The founder of the World Wide Web wants the world to get together to figure what forces are, and should be, shaping the future of that online platform.
To that end, the Knight Foundation gave $5 million to help give birth to another foundation committed to creating an open Web available to all and with enough bandwidth to handle that charter of openness and ubiquity.
The World Wide Web Foundation is the brainchild of Sir Tim Berners-Lee, the acknowledged inventor of the World Wide Web, who announced the new foundation and the Knight grant at a dinner at the Newseum in Washington, D.C., Sunday night.
Knight is planting the seed for the foundation with its grant, but Berners-Lee is soliciting founding donors and said the foundation is still in the planning stages. And sounding just like a futurist, he added, “If the foundation achieves all the things I can imagine now, we will have failed.”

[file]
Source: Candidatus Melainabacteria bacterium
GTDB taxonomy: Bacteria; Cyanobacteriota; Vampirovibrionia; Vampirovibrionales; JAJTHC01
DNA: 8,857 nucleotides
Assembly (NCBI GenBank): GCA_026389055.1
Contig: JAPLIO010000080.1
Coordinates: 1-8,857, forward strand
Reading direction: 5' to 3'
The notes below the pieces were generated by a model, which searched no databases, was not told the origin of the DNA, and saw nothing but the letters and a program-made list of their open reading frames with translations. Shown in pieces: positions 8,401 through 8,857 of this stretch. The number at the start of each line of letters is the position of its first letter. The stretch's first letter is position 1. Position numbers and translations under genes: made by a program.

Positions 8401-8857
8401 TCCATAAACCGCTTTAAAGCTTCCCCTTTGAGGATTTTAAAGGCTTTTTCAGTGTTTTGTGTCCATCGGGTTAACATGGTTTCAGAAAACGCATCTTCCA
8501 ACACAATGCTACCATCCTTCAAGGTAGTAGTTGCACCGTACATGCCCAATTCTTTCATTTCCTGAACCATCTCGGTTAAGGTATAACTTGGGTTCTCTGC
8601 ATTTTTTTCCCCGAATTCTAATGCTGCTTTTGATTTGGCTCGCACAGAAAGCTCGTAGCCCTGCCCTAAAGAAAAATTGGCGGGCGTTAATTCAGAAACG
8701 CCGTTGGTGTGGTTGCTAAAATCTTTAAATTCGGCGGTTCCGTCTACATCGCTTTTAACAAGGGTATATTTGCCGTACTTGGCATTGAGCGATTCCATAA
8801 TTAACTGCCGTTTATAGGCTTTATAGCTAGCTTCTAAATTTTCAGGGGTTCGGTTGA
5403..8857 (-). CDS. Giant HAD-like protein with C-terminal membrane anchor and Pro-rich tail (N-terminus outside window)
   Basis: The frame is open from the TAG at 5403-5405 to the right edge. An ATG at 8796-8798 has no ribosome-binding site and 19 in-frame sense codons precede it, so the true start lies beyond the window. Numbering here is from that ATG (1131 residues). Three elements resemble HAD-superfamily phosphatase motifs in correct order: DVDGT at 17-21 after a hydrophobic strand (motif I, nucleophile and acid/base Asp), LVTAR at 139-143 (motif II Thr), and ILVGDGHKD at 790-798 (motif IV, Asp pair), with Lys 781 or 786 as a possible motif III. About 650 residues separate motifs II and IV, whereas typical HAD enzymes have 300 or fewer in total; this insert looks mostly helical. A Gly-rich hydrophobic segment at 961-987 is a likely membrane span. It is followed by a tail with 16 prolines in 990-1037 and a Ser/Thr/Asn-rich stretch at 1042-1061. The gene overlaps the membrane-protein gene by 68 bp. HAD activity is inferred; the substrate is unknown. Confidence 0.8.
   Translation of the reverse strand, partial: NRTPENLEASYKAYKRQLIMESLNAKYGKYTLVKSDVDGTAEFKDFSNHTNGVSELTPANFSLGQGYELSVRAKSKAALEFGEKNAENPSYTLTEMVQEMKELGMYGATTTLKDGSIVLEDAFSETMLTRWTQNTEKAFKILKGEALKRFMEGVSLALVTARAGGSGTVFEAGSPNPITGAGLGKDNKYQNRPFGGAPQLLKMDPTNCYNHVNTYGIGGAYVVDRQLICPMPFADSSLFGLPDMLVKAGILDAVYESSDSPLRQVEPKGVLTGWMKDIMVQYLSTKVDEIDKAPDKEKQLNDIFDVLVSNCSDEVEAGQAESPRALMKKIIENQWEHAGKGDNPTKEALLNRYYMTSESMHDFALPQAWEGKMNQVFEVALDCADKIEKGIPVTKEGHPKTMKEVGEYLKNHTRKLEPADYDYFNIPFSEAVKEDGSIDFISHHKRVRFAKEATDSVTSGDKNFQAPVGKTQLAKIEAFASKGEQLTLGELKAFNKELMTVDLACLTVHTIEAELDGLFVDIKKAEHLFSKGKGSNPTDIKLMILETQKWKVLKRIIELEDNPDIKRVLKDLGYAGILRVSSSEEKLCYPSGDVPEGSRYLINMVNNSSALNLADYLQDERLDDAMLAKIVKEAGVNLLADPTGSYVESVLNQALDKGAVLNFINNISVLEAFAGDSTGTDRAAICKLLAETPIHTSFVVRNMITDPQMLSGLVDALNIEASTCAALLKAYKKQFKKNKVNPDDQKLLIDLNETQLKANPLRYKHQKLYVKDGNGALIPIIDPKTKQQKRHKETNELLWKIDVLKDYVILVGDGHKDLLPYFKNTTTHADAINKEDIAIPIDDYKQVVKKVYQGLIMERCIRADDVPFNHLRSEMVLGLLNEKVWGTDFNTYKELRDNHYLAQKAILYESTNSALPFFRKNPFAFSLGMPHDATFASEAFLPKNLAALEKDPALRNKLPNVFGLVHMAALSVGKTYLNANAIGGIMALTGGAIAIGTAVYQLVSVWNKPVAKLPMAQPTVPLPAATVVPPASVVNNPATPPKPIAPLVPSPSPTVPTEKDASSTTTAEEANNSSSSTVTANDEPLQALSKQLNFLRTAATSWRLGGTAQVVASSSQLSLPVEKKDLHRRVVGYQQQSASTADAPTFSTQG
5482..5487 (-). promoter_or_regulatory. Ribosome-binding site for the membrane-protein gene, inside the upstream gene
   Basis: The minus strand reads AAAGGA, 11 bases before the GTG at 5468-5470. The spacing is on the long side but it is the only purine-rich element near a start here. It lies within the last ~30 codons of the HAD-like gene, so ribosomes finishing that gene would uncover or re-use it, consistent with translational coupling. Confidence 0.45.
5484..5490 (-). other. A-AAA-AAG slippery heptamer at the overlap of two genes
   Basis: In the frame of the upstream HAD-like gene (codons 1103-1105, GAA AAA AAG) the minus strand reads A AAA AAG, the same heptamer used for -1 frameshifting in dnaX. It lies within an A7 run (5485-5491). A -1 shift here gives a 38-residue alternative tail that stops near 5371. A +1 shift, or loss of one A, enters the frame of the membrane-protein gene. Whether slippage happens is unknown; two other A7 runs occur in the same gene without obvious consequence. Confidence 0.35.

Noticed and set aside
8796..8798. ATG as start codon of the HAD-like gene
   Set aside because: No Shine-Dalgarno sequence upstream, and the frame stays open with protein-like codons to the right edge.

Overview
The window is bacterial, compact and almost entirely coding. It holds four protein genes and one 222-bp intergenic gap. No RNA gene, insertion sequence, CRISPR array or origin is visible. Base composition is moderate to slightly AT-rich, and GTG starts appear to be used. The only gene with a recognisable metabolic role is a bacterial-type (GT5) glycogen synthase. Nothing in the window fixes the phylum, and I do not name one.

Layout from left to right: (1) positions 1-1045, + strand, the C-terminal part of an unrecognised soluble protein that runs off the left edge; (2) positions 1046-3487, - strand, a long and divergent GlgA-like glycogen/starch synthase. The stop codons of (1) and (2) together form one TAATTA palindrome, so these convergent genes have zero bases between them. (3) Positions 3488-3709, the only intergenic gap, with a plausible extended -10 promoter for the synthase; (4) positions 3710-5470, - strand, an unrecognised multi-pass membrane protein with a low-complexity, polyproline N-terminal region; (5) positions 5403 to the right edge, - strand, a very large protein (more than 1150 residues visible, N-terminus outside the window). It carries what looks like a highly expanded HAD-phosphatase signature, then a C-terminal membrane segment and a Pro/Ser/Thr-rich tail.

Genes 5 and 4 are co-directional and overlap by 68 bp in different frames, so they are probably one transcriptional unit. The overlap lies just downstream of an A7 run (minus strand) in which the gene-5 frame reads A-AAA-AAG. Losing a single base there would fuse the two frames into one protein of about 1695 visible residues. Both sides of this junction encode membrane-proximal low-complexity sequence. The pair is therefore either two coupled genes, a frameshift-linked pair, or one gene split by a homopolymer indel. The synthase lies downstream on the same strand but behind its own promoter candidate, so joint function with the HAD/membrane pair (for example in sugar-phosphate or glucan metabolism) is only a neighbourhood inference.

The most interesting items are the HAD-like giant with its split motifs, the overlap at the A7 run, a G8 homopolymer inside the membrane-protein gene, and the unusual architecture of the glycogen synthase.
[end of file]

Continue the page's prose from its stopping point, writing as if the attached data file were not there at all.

The goal of the foundation, according to Berners-Lee, is to
· 1) Advance "One Web" that is free and open;
· 2) Expand the Web's capability and robustness; and
· 3) Extend the Web's benefits to all people on the planet.
That would combine the two key elements of the "network-neutrality" debate, which has often polarized opposing forces: ensuring that the network infrastructure can handle the increased bandwidth of more online users and more bandwidth-hungry applications like video and ensuring that network management necessary to achieve that does not not unfairly impede that traffic for some or morph into a competitive tool to disadvantage rivals or a way to censor political speech.
Berners-Lee said the goal is to bring together "business leaders, technology innovators academia, government" and others -- essentially all of the stakeholders on both sides of the debate over network management/neutrality -- to work together to think broadly about a Web future that "supports democracy, informs the electorate and promotes accountable debate."